As 50 boats head down the Louisiana bayou, heavy bells set one above the other clang out from the first boat, incense wafts from the second, and the third carries a priest, an altar and a tall monstrance displaying a saucer-sized communion wafer as the body of Christ. At the altar, two people pray and meditate. The boat behind them holds a statue of the Virgin Mary, celebrating her assumption to heaven.

Other communities around the Bayou State have boat parades and boat blessings, but this is something different: a full-dress religious procession. Weather permitting, it will stop Tuesday at a half-dozen churches on a 35-mile span along Bayou Teche from Leonville to St. Martinville.

“We have so many public crazinesses these days, to give the word of God in a public way is always good,” said Father Michael Champagne, who started and organizes it all.

Aug. 15 will mark the third year for the Fete-Dieu du Teche (Corpus Christi of the Teche), but only the second procession down the bayou itself. Last year’s floods made the bayou too dangerous, so the procession celebrating the eucharist went by road, Champagne said.

Champagne’s fleet of mobile confessionals — two former ambulances repainted so people will read “CONFESSION” in their rearview mirrors, and a trailer called the Church Haul, with a stained-glass wrap — will go by road, making four outdoor confessionals, including the boat, available at each stop.

At each stop, the local priest prays the rosary and, using a special vestment that lets him hold the monstrance without touching it, makes a sign of the cross with it over the heads of the outdoor congregation.

“This is not the blessing of a priest, not the blessing of a mama for her children, not the blessing of the church,” Champagne said. “It’s Jesus himself who is present in the consecrated host that is lifted over the people to bless them.”

It started in 2015 with the 250th anniversary of Louisiana’s first Acadian settlement and of its church, St. Martin de Tours in St. Martinville.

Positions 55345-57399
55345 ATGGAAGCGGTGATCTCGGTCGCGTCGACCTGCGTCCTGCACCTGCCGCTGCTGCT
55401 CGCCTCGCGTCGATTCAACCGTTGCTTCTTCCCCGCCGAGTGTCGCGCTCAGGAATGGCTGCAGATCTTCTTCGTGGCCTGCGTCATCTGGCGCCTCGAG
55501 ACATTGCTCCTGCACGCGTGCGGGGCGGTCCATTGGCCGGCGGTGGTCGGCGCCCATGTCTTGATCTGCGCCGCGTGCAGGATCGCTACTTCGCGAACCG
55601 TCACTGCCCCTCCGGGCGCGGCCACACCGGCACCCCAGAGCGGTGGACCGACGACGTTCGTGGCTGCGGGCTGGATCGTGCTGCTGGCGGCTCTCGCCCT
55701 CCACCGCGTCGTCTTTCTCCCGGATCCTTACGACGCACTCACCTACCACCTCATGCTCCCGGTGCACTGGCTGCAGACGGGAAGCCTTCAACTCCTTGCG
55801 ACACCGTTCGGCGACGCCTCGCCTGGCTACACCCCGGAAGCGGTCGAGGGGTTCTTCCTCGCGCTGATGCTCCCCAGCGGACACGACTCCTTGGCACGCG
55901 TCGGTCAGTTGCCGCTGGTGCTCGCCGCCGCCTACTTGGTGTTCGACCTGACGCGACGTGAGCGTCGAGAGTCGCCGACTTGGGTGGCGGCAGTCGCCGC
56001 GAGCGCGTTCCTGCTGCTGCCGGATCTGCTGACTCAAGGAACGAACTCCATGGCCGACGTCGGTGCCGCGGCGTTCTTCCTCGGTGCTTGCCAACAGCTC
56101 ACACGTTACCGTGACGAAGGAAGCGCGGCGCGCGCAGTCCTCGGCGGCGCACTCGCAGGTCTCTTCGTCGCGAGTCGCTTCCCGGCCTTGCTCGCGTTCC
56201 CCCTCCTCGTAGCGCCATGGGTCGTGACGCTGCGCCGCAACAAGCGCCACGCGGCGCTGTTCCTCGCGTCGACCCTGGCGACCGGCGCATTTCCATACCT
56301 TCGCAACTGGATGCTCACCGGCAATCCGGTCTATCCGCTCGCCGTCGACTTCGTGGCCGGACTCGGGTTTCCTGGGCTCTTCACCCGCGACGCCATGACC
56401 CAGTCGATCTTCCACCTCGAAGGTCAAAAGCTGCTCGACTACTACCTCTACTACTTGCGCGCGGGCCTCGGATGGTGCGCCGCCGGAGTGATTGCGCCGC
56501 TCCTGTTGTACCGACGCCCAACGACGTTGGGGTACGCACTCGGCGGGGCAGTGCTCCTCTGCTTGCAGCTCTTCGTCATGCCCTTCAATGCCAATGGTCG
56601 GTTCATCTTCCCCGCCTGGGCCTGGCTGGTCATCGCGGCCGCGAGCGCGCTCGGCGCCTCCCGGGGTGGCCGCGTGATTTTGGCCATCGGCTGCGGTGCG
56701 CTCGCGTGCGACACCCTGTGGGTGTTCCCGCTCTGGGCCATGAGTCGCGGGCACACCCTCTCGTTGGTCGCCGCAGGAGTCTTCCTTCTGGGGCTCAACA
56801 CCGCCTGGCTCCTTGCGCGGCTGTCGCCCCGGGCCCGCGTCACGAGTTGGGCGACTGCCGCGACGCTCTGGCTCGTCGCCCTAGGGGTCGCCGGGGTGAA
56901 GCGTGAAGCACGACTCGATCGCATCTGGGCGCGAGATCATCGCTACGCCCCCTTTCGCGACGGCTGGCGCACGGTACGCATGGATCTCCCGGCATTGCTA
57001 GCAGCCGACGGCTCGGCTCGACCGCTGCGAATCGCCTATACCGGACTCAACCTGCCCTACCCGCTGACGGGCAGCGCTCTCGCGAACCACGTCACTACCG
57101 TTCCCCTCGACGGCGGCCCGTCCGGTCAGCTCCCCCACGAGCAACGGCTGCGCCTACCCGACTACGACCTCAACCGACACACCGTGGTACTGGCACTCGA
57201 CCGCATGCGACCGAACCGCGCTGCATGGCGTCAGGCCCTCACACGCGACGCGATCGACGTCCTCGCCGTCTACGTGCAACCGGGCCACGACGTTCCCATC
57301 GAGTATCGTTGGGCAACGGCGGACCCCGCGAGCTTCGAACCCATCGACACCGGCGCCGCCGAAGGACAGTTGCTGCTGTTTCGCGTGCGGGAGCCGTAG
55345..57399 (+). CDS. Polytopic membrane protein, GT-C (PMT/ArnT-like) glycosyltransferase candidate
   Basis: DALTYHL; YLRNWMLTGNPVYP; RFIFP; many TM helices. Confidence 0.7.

The ancestors of today’s Cajuns came down the bayou, so it seemed fitting, said Champagne. Part of the idea, he said, came from seeing a foot procession in the 1990s from the Basilica of St. Mark in Venice, Italy, along a series of rafts tied together across the bay it fronts.

He said he thought, “Boy, we could have a procession by boat.”

“I wasn’t so sure the bishop would be in favor,” Champagne said, but former Bishop Michael Jarrell of the Lafayette Diocese approved it, and Bishop Glen John Provost of the Diocese of Lake Charles celebrated the Mass of the Assumption that preceded the procession of 2015.

Champagne estimates that at least 2,000 showed up — a spillover crowd of 1,100 or 1,200 at the church in Leonville, which holds 900, and a couple hundred or more at every stop.

“It was such a success — that’s why we started to make it annual,” Champagne said.

Crowd size wasn’t the only measure of success, he said: he learned afterward that the occasion inspired some young people to commit themselves to life as priests, nuns or monks.

This year, Bishop John Douglas Deshotel, the current bishop of the Lafayette Diocese, will celebrate the Mass in Leonville.

The Bayou Teche procession is limited to about 50 vessels. Champagne broadcasts rosaries, psalms and scriptures to transmitters on the other boats so everyone can pray along, but the range is limited to about a mile. That’s about the distance taken up by about 50 boats in single file, Champagne said.